Since soon after its earliest settlers moved into Colorado's North Fork Valley, the area has relied on two major forces to drive its economy: energy and agriculture. This week community leaders from one of Colorado's top coal-producing regions are taking a message to the nation's capital that energy and agriculture should remain a top focus for its prosperous future.
"Our valley has been helping to power and feed America for 120 years," said Pete Kolbenschlag with the Colorado Farm & Food Alliance, which organized and raised the funds for the trip. "The North Fork can continue being an energy and agricultural leader, but we need to adapt that proud heritage and history to the 21st century."
In addition to the Colorado Farm & Food Alliance the trip includes representatives of Solar Energy International and the Western Slope Conservation Center. These organizations have come together to make the case that western Colorado, and Delta County's North Fork Valley in particular, are well-suited to face these changing and challenging times.
"One thing is certain with the decline of coal markets and mine closures: western Colorado's coal-dependent communities will need to change as they transition economically," said John Gavan who sits on the board of Solar Energy International, as well as the boards of Delta County Economic Development and Delta Montrose Electric Association. "However, with a strong vision and smart collaboration 'Delta County 3.0' can be the shining star of the Western Slope."
Like other rural coal-dependent communities across Colorado, the North Fork Valley faces an uncertain economic future. It also faces challenges brought about by the reality of global climate change, with its agricultural heritage particularly vulnerable. Climate change is a real and present danger to Colorado and its way of life. Action is imperative. Part of that is to accept the necessity to transition to new and cleaner energy and power sources. But communities must work together to implement state and national priorities in a manner that benefits impacted residents.
A leader in that effort -- both outside western Colorado and within -- is Solar Energy International. Through programs like "Solarize Delta County," this global leader in renewable energy training is bringing its tremendous knowledge and expertise to make a real difference to rural communities in the region. "SEI is excited to bring our vision to DC," said Marla Korpar with SEI. "We have a plan that we would like to see brought to fruition to help rural electric cooperatives across the United States to put more renewable power on the grid, and we want to make sure that our elected leaders and federal policy-makers are ready to stand with us and make that plan a reality."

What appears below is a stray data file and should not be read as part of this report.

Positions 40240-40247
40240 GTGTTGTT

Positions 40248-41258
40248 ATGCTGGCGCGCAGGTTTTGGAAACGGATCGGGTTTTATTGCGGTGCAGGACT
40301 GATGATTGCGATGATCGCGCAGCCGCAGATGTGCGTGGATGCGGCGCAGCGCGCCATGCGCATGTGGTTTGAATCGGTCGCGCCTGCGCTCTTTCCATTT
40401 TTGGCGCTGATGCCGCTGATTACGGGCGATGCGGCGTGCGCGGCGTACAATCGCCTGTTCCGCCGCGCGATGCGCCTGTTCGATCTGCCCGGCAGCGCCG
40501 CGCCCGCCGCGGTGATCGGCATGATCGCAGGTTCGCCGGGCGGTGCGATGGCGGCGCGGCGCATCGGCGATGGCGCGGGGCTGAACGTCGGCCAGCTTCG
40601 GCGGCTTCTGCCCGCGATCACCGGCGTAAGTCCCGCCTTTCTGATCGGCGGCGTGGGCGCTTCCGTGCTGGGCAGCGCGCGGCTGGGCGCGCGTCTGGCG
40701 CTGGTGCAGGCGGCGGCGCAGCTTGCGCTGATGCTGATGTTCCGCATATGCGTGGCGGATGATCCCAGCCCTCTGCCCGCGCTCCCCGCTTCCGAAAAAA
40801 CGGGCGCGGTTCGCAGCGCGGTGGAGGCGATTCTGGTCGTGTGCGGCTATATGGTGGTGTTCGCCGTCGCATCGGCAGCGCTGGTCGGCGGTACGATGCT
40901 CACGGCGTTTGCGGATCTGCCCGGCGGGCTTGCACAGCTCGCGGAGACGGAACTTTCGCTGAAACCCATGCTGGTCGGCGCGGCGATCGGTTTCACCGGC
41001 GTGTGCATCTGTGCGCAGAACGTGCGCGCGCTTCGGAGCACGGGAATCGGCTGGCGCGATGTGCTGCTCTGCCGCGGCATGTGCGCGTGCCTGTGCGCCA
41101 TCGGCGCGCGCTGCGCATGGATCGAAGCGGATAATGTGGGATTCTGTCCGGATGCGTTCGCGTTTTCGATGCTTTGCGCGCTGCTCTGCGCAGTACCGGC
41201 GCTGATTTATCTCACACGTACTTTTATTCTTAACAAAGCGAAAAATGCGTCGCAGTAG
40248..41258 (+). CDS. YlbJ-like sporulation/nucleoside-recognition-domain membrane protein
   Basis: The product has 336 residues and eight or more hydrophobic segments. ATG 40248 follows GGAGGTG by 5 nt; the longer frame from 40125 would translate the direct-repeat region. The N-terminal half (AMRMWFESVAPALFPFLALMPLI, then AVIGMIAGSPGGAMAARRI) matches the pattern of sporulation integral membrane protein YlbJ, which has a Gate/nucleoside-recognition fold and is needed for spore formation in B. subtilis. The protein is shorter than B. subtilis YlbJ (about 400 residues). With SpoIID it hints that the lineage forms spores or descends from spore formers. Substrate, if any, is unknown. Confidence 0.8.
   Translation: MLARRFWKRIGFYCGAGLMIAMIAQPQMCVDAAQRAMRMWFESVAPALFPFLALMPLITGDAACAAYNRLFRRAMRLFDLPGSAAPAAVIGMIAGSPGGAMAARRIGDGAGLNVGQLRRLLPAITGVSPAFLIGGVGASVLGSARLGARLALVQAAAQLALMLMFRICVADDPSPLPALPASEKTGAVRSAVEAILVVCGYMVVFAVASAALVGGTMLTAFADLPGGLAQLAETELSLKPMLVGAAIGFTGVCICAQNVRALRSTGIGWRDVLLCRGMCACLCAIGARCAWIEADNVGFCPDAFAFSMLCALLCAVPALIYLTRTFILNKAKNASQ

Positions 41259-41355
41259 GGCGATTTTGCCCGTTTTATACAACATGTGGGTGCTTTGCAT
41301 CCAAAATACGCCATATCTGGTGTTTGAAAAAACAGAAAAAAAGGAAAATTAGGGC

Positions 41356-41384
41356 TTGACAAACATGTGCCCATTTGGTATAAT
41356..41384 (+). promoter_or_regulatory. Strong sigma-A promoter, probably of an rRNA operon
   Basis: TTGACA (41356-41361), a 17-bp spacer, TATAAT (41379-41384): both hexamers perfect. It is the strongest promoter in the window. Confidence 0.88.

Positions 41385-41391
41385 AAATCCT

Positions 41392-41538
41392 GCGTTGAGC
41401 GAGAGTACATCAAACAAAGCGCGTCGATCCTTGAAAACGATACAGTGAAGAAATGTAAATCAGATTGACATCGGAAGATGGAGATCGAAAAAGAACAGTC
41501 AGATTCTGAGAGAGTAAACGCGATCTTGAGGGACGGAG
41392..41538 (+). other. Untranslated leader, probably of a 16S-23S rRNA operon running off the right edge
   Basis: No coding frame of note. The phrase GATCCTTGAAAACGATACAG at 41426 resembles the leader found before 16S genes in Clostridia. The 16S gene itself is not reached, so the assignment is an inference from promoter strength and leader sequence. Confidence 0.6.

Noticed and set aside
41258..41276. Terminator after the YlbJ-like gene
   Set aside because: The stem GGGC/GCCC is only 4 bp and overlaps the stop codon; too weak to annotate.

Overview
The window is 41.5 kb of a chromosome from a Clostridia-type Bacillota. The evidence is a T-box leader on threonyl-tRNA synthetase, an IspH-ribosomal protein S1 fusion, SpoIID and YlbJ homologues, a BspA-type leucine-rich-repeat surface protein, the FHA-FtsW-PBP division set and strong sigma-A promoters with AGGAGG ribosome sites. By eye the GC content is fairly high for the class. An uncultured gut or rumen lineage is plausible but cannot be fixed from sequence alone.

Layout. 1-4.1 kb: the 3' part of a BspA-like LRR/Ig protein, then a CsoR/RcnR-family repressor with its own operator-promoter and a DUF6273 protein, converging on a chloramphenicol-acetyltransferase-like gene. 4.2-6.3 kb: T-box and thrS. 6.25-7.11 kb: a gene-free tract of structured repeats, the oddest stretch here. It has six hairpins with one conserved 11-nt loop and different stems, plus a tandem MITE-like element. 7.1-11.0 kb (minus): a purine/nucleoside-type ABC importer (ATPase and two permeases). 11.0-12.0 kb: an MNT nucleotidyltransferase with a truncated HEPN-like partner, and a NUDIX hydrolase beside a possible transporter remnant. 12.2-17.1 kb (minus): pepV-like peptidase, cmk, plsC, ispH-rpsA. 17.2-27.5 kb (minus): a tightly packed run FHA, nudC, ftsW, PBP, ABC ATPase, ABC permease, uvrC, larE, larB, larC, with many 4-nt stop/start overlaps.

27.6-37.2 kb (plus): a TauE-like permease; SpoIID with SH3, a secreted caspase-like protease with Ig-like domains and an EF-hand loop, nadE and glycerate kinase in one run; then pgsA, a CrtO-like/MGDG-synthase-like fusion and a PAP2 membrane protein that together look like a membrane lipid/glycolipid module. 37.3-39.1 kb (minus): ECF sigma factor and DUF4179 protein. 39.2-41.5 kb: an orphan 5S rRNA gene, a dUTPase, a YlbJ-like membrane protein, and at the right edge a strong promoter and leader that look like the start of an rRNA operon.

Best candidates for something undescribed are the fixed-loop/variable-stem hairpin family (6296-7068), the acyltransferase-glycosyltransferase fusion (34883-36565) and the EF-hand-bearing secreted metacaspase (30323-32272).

In addition to the tremendous solar potential in western Colorado, the area's many irrigation ditches and canals, which originate in the Rocky Mountains and drop precipitously into the valleys below, have tremendous potential for small- to medium-scale hydro-electric projects.
And even with coal mine closures, they too can continue generating power for decades to come. The mines continue to vent methane gas, not only when they are operating but long after they are shuttered. This gas can be captured and converted to power, as has been done already at the now-closed Oxbow Mine in Somerset. Methane is a valuable energy resource that can be converted to generate electricity while significantly reducing its climate impacts, which are more than 20 times more potent as a greenhouse gas than CO2.
"The three megawatt pilot project at the Oxbow mine shows that coal mine methane capture and conversion is not only viable as a power supply, but a tremendous opportunity to create jobs, support mine reclamation, and benefit the environment," said Karen Ortiz with the Western Slope Conservation Center. "By taking this matter to Washington, we want to make our federal agencies aware that there are solutions available now that can move us toward cleaner power supplies, give an economic boost to struggling rural communities, and model fair and meaningful action."
The North Fork delegation currently has meetings with Colorado U.S. Senate offices, the U.S. Environmental Protection Agency, the White House Council on Environmental Quality, and the U.S. Bureau of Land Management. The goal of the delegation is to help address real and pressing issues like climate change while allowing families that have lived in western Colorado for generations -- farming, mining coal, contributing to their communities -- to continue as active participants in creating a 21st century economy.